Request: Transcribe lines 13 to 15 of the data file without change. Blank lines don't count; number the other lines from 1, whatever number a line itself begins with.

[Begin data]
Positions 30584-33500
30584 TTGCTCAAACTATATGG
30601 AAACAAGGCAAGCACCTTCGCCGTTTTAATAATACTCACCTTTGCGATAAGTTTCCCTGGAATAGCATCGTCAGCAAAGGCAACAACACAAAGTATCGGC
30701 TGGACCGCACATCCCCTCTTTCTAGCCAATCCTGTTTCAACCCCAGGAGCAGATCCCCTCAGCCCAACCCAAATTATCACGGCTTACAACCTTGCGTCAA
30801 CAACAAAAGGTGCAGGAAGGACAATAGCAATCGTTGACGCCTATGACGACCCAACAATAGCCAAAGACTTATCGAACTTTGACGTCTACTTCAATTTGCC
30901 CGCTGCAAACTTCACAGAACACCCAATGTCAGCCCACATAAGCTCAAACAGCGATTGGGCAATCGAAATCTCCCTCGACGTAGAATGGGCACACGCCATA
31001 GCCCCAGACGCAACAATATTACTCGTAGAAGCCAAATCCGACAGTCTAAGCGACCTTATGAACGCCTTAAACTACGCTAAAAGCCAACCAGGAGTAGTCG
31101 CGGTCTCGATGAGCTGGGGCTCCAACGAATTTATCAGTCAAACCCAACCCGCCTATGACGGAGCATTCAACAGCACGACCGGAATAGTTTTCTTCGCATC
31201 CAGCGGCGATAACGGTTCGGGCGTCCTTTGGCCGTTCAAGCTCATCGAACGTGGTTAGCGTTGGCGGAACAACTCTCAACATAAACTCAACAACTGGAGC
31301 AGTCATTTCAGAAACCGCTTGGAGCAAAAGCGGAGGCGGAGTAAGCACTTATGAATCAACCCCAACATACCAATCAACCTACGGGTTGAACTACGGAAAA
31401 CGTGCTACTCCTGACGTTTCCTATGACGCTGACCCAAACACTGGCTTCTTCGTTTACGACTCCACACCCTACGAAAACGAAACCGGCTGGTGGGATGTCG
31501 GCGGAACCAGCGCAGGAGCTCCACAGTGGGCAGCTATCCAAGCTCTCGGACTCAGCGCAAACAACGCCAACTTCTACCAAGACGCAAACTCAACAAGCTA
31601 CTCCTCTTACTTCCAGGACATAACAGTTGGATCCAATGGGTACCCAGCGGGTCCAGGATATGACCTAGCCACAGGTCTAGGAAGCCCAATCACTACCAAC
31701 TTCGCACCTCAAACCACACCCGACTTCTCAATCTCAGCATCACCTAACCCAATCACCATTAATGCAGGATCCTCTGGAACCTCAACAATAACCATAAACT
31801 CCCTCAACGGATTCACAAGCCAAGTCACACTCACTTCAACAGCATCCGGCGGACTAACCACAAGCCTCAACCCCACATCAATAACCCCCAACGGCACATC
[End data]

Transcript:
31601 CTCCTCTTACTTCCAGGACATAACAGTTGGATCCAATGGGTACCCAGCGGGTCCAGGATATGACCTAGCCACAGGTCTAGGAAGCCCAATCACTACCAAC
31701 TTCGCACCTCAAACCACACCCGACTTCTCAATCTCAGCATCACCTAACCCAATCACCATTAATGCAGGATCCTCTGGAACCTCAACAATAACCATAAACT
31801 CCCTCAACGGATTCACAAGCCAAGTCACACTCACTTCAACAGCATCCGGCGGACTAACCACAAGCCTCAACCCCACATCAATAACCCCCAACGGCACATC